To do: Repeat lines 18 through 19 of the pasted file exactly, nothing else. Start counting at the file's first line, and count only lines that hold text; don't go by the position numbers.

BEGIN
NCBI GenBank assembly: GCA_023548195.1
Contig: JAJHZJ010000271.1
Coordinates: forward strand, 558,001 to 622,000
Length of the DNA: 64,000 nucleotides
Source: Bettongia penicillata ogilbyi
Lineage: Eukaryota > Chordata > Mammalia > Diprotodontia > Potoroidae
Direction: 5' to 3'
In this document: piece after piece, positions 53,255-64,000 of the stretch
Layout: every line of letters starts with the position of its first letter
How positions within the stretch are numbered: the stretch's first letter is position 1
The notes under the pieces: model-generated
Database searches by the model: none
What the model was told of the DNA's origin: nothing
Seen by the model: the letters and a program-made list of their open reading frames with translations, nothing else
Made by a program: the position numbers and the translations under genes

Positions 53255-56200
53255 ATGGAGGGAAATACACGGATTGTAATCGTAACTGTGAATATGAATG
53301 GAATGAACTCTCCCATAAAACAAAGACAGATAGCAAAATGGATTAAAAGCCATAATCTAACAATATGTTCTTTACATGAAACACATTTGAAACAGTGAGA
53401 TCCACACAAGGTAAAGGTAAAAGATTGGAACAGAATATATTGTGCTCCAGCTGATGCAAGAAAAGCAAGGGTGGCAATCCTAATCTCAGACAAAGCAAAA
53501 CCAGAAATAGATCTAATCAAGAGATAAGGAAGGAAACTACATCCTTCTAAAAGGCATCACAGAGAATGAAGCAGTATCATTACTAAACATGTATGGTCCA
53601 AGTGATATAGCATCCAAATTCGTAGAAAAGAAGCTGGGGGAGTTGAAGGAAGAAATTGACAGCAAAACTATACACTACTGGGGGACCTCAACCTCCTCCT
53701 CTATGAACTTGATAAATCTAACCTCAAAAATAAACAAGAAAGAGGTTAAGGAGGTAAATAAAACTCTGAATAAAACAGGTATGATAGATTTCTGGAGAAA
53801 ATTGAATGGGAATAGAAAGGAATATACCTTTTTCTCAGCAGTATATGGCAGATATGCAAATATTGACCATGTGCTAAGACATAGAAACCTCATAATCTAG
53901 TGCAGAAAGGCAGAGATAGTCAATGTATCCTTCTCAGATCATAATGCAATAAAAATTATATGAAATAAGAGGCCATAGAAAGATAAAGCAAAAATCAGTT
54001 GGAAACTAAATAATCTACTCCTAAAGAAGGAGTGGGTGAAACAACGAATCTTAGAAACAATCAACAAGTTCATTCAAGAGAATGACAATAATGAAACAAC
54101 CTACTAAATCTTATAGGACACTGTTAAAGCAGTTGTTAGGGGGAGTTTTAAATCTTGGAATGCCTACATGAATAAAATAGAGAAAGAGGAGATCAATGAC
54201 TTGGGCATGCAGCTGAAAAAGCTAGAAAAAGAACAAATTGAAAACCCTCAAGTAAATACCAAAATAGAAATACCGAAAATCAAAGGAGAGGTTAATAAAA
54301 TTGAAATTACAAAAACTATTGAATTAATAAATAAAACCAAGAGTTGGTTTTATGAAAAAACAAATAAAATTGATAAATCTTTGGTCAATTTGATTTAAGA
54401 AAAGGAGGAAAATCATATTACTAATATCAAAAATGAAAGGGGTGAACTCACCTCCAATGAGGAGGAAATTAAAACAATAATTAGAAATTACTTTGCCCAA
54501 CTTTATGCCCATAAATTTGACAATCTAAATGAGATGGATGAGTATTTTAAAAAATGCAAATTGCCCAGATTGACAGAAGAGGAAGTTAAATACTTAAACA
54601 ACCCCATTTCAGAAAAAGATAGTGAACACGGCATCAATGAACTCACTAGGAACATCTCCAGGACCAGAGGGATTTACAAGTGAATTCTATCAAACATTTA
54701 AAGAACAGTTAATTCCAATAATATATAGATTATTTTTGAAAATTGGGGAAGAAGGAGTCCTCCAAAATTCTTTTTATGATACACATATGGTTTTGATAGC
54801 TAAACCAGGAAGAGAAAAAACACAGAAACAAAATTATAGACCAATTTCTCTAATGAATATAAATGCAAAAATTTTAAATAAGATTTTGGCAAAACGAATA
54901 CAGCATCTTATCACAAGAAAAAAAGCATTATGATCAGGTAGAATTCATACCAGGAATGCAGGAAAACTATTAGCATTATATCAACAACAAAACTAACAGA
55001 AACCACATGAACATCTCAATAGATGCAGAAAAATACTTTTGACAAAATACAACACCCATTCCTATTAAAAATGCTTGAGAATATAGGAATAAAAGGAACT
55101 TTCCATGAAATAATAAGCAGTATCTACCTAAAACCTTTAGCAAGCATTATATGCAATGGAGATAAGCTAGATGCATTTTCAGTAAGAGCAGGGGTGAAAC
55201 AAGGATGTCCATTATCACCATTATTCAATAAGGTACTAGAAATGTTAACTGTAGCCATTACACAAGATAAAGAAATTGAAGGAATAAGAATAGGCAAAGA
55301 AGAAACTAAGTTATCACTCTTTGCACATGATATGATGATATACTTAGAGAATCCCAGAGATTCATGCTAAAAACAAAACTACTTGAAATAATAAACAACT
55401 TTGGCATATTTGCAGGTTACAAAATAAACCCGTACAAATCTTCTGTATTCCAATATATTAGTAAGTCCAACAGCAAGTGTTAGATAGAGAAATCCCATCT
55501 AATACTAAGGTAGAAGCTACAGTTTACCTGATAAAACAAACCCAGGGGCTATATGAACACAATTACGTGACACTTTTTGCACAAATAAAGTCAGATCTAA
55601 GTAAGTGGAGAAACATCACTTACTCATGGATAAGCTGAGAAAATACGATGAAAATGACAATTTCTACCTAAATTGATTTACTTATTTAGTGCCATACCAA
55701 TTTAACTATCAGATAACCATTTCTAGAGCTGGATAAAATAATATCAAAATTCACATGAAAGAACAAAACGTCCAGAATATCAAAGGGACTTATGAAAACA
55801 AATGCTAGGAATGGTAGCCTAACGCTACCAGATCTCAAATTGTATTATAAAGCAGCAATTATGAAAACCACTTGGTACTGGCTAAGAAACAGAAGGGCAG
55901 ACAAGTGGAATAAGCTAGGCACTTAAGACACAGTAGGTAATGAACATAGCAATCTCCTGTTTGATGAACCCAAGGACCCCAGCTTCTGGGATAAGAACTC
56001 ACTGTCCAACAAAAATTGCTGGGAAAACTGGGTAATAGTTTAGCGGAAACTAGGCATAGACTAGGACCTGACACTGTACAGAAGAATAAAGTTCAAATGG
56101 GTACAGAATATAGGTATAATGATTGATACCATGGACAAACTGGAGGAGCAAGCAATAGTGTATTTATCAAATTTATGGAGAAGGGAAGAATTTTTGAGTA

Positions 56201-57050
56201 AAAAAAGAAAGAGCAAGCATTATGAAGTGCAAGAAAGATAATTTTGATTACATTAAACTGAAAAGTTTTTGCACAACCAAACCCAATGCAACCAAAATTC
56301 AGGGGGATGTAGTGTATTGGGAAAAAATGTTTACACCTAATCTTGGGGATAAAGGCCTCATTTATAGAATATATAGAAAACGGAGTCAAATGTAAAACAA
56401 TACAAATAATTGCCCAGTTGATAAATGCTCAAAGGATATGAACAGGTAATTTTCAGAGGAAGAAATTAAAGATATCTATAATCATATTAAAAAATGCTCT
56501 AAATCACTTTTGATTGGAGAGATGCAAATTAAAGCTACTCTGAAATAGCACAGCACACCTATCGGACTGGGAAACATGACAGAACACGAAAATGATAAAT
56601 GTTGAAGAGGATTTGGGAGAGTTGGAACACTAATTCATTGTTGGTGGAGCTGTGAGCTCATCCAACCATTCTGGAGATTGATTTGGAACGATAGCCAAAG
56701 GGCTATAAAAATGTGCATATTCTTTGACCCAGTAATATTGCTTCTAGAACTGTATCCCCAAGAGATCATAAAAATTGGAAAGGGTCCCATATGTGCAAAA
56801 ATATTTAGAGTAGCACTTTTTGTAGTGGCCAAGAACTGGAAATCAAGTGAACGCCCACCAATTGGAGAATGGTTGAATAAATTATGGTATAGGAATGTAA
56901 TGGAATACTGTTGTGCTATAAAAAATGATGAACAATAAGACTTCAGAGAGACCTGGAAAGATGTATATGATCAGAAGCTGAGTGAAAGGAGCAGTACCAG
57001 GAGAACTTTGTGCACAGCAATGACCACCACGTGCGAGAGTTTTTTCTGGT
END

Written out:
53301 GAATGAACTCTCCCATAAAACAAAGACAGATAGCAAAATGGATTAAAAGCCATAATCTAACAATATGTTCTTTACATGAAACACATTTGAAACAGTGAGA
53401 TCCACACAAGGTAAAGGTAAAAGATTGGAACAGAATATATTGTGCTCCAGCTGATGCAAGAAAAGCAAGGGTGGCAATCCTAATCTCAGACAAAGCAAAA